The history of this portrait is brief, and about as unsatisfactory as any of the other Columbuses. It is supposed to have been painted for Domenico Malipiero, the Venetian senator and historian, at the instance of his correspondent, Angelo Trevisan (Trivigiano), secretary of the Venetian ambassador to Spain, who in 1501 was in intimate communication with Christopher Columbus at Granada. Malipiero's manuscripts (and presumably this picture) are said to have passed to Senator Francesco Longo. The Gradenigos were the heirs of the Longos, and it was from them that the Cavaliere Luigi Rossi, a steward of the Duchess of Parma, purchased the picture. Just before Rossi's death the picture was sold to a person named Gandolfi, who had it somewhat repaired and restored. The badly damaged head and red cap of an Indian at the right were cut out, and the picture was made square instead of oblong. From Gandolfi it passed to Signor Antonio della Rovere of Venice, in whose house it was seen in 1891 by Captain Frank H. Mason, United States Consul-General at Frankfort-on-the-Main, and by him bought for the World's Fair at Chicago. The record cannot be traced with any certainty beyond the Gradenigos, and even if it could, it would prove no more than what the picture itself reveals. The best evidence for or against any picture is internal, not external.

It is hardly worth while arguing the antiquity of the canvas. It speaks for itself, and says unmistakably that it is old Italian-Venetian-Italian at that. The archæological methods of determining the place of a work of art are now too well known for explanation, and too accurately based to admit of much error. Neither is it worth while to go afield in search of a painter for the portrait, when the name of the very man we would naturally attribute it to is upon the canvas. The signature and date read "Laurens Lotto f, 1512." Both are genuine, though the date had been clumsily scumbled over with gray paint. It has been suggested that the signature was not the one Lotto usually signed. He had no usual signature until 1522, and even after that it varies. I have before me as I write eight facsimiles of his signature, all written differently, and yet all, in common with this signature, possessed of a certain character that shows them to have come from one hand. Had the signature on this portrait been a falsification, we may be sure it would not have varied a hair's-breadth from those on the wellknown portraits in the Brera, or that upon the St. Antoninus in SS. Giovanni e Paolo in Venice. The variation is a proof of genuineness. But the signature is corroboration only, not proof positive.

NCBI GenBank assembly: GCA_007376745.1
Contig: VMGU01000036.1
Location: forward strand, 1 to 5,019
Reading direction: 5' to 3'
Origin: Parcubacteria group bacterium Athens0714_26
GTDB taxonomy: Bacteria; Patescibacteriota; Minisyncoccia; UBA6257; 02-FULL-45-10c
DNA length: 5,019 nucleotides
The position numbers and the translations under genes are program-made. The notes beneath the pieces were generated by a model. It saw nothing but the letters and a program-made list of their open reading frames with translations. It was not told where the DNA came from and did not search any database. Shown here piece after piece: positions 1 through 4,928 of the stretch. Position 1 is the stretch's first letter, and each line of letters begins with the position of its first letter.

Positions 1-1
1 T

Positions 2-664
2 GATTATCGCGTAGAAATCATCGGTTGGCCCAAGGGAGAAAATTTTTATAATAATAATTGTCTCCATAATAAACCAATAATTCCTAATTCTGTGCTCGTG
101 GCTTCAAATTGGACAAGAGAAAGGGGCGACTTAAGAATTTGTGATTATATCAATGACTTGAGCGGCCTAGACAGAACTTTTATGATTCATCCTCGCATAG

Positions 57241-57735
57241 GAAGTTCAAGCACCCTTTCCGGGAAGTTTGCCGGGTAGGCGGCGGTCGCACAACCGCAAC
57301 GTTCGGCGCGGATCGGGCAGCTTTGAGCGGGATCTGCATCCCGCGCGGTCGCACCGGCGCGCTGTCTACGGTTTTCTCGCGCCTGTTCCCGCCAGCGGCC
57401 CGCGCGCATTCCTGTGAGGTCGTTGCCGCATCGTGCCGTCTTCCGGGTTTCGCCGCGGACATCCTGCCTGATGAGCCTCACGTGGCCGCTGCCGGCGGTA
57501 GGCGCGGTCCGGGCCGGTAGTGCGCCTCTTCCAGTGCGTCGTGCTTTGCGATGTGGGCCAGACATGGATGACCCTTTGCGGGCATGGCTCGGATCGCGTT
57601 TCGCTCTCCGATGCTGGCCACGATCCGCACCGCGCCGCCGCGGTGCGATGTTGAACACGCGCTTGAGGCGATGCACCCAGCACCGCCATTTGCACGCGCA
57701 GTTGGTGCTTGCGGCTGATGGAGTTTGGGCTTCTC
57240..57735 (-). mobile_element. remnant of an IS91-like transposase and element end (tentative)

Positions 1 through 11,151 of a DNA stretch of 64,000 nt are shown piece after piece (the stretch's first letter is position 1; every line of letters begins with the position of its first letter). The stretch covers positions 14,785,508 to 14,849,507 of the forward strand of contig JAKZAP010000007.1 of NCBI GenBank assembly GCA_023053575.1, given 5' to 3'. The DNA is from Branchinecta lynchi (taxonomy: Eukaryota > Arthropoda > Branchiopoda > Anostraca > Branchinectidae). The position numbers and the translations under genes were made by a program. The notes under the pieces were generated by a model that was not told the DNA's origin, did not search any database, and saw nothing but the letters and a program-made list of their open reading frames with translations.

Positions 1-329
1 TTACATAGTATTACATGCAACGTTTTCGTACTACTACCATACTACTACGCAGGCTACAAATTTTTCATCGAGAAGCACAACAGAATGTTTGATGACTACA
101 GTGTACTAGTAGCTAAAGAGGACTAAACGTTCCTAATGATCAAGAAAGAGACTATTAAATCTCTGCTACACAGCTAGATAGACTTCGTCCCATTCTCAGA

Lorenzo Lotto was a painter who in his portraits was hardly second to Titian, and yet there remain to us few facts in his life. He was born probably about 1480, and as a painter was Venetian with some provincial earmarks about him. Of the school of Giovanni Bellini, he was a friend and fellow-worker with Palma, and after 1512 shows the influence of Giorgione and, later, of Titian. With a faculty for grasping technical features in others, Lotto brought many reminiscences of his contemporaries into his works. It has been said that he was influenced by Correggio (a mistake), by Leonardo (another mistake), by Pennacchi, Carpaccio, Cima, and half a dozen other painters. That he was a borrower there can be no doubt, and this portrait shows his characteristic borrowings. The sharp articulated drawing in both hands and face points to his master Giovanni Bellini; the angularities of drapery, especially in the right sleeve, suggest Bartolommeo Vivarini; the fullness of the cloak and figure are Palmesque; the coloring, especially in the scarlet under-coat with the white edging at the neck, is peculiarly Lottesque, and yet suggests the influence of Ferrara; while the early Venetian landscape